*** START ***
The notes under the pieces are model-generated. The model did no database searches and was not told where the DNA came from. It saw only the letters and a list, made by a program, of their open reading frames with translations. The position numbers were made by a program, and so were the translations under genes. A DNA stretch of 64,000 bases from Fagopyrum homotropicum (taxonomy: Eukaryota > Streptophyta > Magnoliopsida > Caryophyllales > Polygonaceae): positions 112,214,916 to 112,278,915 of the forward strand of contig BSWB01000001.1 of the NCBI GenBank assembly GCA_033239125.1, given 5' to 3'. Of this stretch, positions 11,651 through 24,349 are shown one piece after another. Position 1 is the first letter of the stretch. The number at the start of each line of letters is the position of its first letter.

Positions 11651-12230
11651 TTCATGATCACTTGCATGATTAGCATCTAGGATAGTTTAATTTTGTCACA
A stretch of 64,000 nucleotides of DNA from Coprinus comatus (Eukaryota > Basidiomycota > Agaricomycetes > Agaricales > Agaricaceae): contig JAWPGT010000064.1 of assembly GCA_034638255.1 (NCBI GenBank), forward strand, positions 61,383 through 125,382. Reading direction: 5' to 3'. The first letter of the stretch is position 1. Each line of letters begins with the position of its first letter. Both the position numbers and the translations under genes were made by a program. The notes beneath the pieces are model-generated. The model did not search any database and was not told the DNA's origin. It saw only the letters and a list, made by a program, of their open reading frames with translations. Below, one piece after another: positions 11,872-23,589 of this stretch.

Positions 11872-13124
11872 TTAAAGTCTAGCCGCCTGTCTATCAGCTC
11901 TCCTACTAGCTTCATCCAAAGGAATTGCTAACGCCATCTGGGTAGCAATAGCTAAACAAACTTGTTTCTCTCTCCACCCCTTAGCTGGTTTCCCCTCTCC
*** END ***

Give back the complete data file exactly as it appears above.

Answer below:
The notes under the pieces are model-generated. The model did no database searches and was not told where the DNA came from. It saw only the letters and a list, made by a program, of their open reading frames with translations. The position numbers were made by a program, and so were the translations under genes. A DNA stretch of 64,000 bases from Fagopyrum homotropicum (taxonomy: Eukaryota > Streptophyta > Magnoliopsida > Caryophyllales > Polygonaceae): positions 112,214,916 to 112,278,915 of the forward strand of contig BSWB01000001.1 of the NCBI GenBank assembly GCA_033239125.1, given 5' to 3'. Of this stretch, positions 11,651 through 24,349 are shown one piece after another. Position 1 is the first letter of the stretch. The number at the start of each line of letters is the position of its first letter.

Positions 11651-12230
11651 TTCATGATCACTTGCATGATTAGCATCTAGGATAGTTTAATTTTGTCACA
A stretch of 64,000 nucleotides of DNA from Coprinus comatus (Eukaryota > Basidiomycota > Agaricomycetes > Agaricales > Agaricaceae): contig JAWPGT010000064.1 of assembly GCA_034638255.1 (NCBI GenBank), forward strand, positions 61,383 through 125,382. Reading direction: 5' to 3'. The first letter of the stretch is position 1. Each line of letters begins with the position of its first letter. Both the position numbers and the translations under genes were made by a program. The notes beneath the pieces are model-generated. The model did not search any database and was not told the DNA's origin. It saw only the letters and a list, made by a program, of their open reading frames with translations. Below, one piece after another: positions 11,872-23,589 of this stretch.

Positions 11872-13124
11872 TTAAAGTCTAGCCGCCTGTCTATCAGCTC
11901 TCCTACTAGCTTCATCCAAAGGAATTGCTAACGCCATCTGGGTAGCAATAGCTAAACAAACTTGTTTCTCTCTCCACCCCTTAGCTGGTTTCCCCTCTCC